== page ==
A Likely Story - You’re All Heart
A heart attack was not on my radar but, like many people, I work too hard, walk too slow, talk too loudly, and wait too long. Folks like me spend too much time watching TV, playing the ponies, picking out donuts, and making up our mind at the Golden Arches. Then somewhere between potluck suppers and Free Pie Wednesdays we complain about chest pains, fatigue and shortness of breath.
I quit smoking almost thirty years ago, never learned to drink, and wouldn’t know illegal drugs if they spit in my eye. I have had more than a fair share of trips to the Emergency Room, but never been badly injured, seriously ill, or confined to a hospital. Never did it occur to me that I might be cursed with good health.
Then at 5:00 AM in a Minneapolis hotel a few years ago, I was awakened by chest pains, and immediately did four things. (A)I tried to take a shower. (B) I tried to get dressed. (C) Then I tried to walk 250 feet to the elevator, and another 100 feet across the lobby. And there (D) is where I asked the front desk to call 9-1-1.
The only correct answer was (D) calling 9-1-1, and I could have—should have—done it the minute I woke up. Had I done that, paramedics from MFD Station 5 would have been at my bedside in four minutes flat. I know this, because they got to me in the lobby just two minutes after the call.
Just ten minutes later, at a nearby trauma center, I was surrounded by a team of focused professionals. I know they werefocused because it was a well-practiced response done many times before. I knew they were professionals because ten dollars in loose change spilled from my pockets, and nobody left for breakfast.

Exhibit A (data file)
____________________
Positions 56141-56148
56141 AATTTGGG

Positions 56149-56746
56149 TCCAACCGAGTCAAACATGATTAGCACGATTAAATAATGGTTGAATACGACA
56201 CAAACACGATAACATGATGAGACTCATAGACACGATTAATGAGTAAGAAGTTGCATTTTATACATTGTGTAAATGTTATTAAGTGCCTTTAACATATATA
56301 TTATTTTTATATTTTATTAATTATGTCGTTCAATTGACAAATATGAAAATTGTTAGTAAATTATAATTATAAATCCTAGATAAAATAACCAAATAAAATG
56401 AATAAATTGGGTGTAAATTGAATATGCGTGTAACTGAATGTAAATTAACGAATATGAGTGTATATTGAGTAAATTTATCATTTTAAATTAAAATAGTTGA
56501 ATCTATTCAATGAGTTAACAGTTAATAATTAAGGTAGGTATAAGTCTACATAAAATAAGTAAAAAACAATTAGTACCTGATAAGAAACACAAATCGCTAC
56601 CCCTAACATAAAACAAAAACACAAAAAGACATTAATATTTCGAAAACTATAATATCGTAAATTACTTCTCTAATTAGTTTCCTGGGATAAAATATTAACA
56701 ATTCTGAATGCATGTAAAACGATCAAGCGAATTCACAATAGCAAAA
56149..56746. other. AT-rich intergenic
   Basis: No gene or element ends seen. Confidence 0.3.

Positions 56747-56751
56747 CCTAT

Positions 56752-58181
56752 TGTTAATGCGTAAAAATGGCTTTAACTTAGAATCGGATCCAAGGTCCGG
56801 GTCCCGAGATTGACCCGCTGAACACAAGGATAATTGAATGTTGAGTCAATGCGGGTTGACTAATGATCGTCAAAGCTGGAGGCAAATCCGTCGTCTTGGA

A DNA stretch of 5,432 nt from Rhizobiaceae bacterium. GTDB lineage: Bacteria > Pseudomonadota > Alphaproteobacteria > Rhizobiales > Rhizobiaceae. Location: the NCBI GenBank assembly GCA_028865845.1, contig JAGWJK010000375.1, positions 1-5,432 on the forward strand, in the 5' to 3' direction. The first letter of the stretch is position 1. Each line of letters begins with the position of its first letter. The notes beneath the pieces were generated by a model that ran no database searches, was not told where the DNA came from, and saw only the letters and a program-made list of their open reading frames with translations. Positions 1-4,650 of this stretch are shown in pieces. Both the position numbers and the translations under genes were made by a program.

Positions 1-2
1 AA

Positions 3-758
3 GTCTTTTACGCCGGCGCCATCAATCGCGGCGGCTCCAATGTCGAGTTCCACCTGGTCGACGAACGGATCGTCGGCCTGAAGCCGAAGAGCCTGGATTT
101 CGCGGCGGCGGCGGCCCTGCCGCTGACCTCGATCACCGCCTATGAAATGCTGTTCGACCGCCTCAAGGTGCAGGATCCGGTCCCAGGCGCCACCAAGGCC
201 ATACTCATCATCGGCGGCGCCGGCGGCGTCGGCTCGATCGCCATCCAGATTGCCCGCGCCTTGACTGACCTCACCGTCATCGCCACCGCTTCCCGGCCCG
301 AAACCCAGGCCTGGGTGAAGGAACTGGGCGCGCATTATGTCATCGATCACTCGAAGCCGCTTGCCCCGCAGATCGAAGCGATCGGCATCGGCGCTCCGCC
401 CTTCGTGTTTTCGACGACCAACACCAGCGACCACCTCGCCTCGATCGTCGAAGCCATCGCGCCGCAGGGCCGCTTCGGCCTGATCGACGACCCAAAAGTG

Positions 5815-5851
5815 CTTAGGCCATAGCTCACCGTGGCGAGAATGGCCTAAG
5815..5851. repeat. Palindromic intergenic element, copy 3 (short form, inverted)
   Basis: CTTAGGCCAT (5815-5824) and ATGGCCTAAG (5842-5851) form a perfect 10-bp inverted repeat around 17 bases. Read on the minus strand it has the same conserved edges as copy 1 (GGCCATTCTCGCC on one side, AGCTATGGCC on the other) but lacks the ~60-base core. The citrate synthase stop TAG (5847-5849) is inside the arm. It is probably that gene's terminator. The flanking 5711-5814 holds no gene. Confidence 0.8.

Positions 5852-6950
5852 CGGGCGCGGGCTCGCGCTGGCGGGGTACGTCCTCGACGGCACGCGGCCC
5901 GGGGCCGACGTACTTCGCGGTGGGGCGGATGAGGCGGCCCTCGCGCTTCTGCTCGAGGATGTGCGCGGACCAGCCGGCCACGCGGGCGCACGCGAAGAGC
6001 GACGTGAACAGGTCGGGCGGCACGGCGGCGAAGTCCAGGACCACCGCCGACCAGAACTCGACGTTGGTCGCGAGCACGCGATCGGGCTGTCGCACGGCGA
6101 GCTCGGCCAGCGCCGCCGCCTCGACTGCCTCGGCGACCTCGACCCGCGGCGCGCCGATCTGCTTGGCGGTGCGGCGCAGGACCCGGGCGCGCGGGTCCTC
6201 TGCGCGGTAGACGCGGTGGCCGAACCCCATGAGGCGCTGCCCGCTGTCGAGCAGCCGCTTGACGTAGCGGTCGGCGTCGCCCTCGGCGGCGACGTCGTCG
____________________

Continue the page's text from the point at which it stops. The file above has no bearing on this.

Following a brief pit stop in the Cath lab, I was rushed upstairs in time to watch “The View” with Joy and Whoopi. I had a three day stay, at the Minneapolis Heart Institute and Time Share Resort, but my wife had it worse. She had a million-mile drive from Wichita to Minnesota.
As I was being prepped for release, the attending cardiologist was going over a list of sins and omissions for me.
“You’ll be limited to two cups of coffee a day” she said.
“Well then, just kill me now!” I responded.
Her reaction indicated humor wasn’t high on her list. But then, it wasn’t high on mine that day, either!
It’s now three years later, and I recently saw my Kansas cardiologist. He looked at my chart and said, quote, “You could live another 25 years. Or not.” Unquote.
I was really comforted. Or not!
He could have told me to lose weight, get exercise, find a hobby, or invest in oxygen stock, but the doctor is a busy man. I would have asked him about it, but he’s already in the alley taking a smoke break.
Doctors are people too, by the way. Just the other day in a hospital waiting room, my wife was discussing procedures with a surgeon when my cardiologist ran by in the hallway. “There goes RC’s cardiologist” she said.
“Mine too!”, said the surgeon.
Our family doctor here in Smalltown, Kansas looks like a high school class valedictorian, but he’s a card-carrying, lab coat-wearing doctor of osteopathy, (whatever that is). He’s also a Medical Review Officer for the Department Of Transportation. This means (A) he’s a no-nonsense practitioner of healthy living, and (B) all my drugs better be prescriptions!
You can reach Roger at [email protected].